It looks a bit like a diaphragm. It is in fact a doohickey to allow patients to safely and comfortably inject themselves with medicine -- even the needle-phobes. This new-fangled gadget is a Russian invention from designers Vladislav Kropachev and Vladimir Makarov. It actually won a 2005 Design Innovation Award last November, but has received surprisingly little press.

What you do with it is place it on your skin and simply push down with your finger. This pierces a capsule inside the Syringe-button containing a dose of medicine, while simultaneously forcing the medicine through the needle and injecting it into the skin. You don't even have to see the needle as it goes in.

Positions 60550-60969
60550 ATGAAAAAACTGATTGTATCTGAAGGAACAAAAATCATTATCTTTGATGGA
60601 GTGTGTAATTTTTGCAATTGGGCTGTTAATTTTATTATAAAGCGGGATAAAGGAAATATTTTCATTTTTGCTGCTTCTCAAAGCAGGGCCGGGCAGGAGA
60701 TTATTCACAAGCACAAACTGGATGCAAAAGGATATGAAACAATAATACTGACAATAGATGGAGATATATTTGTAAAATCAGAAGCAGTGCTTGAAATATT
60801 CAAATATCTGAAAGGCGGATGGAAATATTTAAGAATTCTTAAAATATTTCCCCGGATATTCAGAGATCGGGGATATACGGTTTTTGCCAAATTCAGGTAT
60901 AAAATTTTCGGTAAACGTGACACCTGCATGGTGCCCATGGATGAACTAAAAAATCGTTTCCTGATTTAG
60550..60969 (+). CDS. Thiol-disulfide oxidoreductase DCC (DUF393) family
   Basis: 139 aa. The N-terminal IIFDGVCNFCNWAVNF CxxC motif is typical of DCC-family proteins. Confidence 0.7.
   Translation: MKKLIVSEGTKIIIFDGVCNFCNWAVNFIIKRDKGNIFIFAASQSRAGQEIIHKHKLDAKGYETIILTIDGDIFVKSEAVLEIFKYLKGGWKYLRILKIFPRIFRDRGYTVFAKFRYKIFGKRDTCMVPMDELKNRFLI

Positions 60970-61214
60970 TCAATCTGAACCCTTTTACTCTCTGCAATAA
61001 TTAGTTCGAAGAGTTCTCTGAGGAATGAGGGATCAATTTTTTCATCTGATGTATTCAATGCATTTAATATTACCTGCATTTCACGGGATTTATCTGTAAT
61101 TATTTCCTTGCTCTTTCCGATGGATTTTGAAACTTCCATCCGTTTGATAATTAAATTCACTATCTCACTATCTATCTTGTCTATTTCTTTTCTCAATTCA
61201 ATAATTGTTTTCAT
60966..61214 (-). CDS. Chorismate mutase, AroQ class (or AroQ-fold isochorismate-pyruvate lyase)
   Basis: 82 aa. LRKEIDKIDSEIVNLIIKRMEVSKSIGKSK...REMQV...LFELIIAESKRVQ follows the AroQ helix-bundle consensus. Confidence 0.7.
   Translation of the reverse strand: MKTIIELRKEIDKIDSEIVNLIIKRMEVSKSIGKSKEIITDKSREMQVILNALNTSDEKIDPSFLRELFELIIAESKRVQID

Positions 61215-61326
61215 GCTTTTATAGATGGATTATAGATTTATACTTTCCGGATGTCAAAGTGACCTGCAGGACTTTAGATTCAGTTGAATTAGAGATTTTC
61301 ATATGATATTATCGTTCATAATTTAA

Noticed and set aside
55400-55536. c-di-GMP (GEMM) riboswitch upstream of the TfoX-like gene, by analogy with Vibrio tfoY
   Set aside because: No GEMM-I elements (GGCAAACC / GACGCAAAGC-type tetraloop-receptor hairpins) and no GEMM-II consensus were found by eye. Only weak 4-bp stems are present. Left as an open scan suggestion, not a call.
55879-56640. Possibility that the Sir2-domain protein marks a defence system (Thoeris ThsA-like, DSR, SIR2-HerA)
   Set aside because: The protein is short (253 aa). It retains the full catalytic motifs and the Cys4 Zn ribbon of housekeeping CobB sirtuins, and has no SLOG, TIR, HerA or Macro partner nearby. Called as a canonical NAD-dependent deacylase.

These things can even "mimic pills" in the sense that they can be color-coded and the dosage can be printed on top, so users will be extra clear about the contents. Imagine filling an insulin prescription for, what?, 250 of these babies a month? No, actually it only works for set doses, of course, so maybe an option for PWDs on two shots a day, and/or maybe for long-acting insulin?

The Syringe-button truly does have "massive mass-product potential" -- although I think they'd need a catchier name. How about "Shot-O-Matic"? Or "Needle-Bopper"? Or "Prick-Disk"? ... OK, this is why I'm a professional spectator rather than a contender in Branding.

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This content is created for Diabetes Mine, a consumer health blog focused on the diabetes community. The content is not medically reviewed and doesn't adhere to Healthline's editorial guidelines. For more information about Healthline's partnership with Diabetes Mine, please click here.